The Dragonbone Chair is the first part of the trilogy Memory, Sorrow, and Thorn. Stone of Farewell (1990) and To Green Angel Tower (1993) continue the search for the three swords and describe the eventual downfall of Elias, Pyrates, and the Storm King.
The Dragonbone Chair is very much in the tradition of heroic fantasy, akin to J. R. R. Tolkien’s Lord of the Rings trilogy (1954-1955) and the epic quest fantasies that followed. The Dragonbone Chair is quite dif-ferent from Tad Williams’ first book, Tailchaser’s Song (1986), a one-volume animal fantasy novel about the cat kingdom.
The Dragonbone Chair contains all the hallmarks of fantasy quest literature: a young boy of uncertain parentage who matures into his powers as well as his manhood, a resourceful princess whom the hero feels inadequate to love, wizards and prophecies to help the hero on his quest, a small band of companions struggling against a larger evil force, a betrayer from within who almost ruins their plans, and a land that is sickening and dying because of an ever-growing evil presence. What raises The Dragonbone Chair above the level of many such epic quests is the depth of characterization. Simon, Binabik, Josua, Elias, Pyrates, and the many others involved in the plot are fully realized people commanding pity, admiration, or horror. Simon is an especially riveting hero as he grows from a...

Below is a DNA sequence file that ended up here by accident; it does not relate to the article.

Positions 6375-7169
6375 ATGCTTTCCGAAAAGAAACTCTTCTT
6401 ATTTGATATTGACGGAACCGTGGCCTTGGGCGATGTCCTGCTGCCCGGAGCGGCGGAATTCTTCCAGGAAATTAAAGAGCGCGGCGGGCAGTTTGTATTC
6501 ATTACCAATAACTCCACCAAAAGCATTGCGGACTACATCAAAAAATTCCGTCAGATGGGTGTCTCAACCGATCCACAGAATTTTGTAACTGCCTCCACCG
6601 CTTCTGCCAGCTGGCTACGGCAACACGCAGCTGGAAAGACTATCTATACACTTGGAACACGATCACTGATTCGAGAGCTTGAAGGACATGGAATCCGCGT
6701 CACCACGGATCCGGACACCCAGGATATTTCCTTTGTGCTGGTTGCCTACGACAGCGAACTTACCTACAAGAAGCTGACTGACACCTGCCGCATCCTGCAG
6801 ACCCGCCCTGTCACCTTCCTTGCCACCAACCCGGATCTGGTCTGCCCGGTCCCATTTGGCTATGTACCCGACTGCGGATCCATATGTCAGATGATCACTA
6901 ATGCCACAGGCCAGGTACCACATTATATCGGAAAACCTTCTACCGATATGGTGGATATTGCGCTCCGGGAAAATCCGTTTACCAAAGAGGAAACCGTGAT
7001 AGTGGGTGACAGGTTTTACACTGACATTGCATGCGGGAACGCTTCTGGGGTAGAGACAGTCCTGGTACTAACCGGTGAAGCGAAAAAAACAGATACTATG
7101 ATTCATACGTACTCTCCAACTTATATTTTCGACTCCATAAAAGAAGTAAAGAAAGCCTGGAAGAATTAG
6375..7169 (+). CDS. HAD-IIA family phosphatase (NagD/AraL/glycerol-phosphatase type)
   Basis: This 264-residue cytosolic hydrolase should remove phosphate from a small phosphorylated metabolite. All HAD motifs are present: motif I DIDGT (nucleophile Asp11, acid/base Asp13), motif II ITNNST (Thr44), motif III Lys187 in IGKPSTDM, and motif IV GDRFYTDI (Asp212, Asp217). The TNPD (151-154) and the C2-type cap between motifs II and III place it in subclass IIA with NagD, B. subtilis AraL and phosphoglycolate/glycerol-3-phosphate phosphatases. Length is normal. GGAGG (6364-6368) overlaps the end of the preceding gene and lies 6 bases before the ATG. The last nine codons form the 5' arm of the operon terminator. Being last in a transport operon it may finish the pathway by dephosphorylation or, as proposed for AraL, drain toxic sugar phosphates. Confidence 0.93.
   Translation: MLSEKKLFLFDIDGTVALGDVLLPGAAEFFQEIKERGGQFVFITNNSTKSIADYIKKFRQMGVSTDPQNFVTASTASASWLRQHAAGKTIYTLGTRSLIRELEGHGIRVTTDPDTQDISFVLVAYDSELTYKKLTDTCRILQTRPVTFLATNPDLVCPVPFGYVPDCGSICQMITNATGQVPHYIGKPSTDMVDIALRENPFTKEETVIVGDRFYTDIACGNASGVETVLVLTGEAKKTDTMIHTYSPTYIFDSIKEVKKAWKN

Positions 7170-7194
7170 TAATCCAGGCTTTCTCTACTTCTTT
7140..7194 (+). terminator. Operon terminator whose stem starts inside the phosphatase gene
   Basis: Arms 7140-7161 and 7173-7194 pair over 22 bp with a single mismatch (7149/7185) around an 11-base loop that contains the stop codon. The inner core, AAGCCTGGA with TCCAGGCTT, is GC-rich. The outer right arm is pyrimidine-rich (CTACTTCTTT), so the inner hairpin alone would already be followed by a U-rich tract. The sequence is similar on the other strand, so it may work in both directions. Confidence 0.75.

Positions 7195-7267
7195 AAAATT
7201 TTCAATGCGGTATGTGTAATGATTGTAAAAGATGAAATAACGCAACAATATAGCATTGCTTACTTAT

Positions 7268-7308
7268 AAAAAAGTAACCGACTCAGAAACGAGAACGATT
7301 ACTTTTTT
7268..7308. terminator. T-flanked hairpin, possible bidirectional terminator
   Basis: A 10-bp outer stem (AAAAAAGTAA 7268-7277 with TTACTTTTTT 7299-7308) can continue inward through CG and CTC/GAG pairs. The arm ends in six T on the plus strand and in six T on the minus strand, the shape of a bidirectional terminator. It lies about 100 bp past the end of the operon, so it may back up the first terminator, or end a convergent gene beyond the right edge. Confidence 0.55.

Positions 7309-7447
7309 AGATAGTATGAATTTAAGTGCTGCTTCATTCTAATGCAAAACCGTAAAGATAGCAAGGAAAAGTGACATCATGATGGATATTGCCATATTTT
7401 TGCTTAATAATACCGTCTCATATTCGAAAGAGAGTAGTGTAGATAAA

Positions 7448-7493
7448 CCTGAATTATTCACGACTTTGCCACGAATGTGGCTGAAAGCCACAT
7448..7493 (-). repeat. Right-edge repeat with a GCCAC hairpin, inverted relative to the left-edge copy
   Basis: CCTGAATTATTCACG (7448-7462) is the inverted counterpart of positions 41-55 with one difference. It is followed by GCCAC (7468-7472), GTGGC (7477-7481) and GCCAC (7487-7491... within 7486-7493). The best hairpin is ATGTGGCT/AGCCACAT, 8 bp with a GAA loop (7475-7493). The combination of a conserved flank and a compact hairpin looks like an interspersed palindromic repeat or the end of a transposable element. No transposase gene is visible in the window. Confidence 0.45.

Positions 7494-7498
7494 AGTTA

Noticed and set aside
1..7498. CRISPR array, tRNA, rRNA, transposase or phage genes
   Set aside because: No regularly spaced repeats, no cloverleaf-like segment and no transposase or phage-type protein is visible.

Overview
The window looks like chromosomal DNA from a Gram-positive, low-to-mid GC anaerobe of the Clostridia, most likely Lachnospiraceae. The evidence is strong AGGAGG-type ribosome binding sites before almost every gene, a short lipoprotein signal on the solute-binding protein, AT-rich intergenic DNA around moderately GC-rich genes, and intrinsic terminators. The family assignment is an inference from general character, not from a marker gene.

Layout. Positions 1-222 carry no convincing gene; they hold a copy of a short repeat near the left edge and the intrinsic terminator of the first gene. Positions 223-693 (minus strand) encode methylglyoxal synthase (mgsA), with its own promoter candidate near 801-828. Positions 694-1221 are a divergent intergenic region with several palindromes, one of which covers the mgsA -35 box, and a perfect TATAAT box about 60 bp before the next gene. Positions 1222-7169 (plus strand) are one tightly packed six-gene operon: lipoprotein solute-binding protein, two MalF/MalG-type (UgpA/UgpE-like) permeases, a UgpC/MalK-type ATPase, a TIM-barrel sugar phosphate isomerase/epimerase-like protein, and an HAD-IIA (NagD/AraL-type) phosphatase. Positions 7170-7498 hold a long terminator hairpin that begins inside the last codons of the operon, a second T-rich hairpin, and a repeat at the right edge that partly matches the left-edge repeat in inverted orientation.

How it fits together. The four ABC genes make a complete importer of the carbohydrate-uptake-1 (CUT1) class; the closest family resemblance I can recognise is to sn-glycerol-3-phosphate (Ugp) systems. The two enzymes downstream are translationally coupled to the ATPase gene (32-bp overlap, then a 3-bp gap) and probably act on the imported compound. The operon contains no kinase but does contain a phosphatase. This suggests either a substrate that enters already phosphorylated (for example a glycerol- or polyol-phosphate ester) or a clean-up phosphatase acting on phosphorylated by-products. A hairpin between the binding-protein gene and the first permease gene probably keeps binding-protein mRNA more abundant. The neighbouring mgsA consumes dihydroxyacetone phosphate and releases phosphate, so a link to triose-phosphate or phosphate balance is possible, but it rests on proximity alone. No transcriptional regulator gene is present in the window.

(The entire section is 478 words.)
Want to Read More?
Subscribe now to read the rest of The Dragonbone Chair Critical Essays. Plus get complete access to 30,000+ study guides!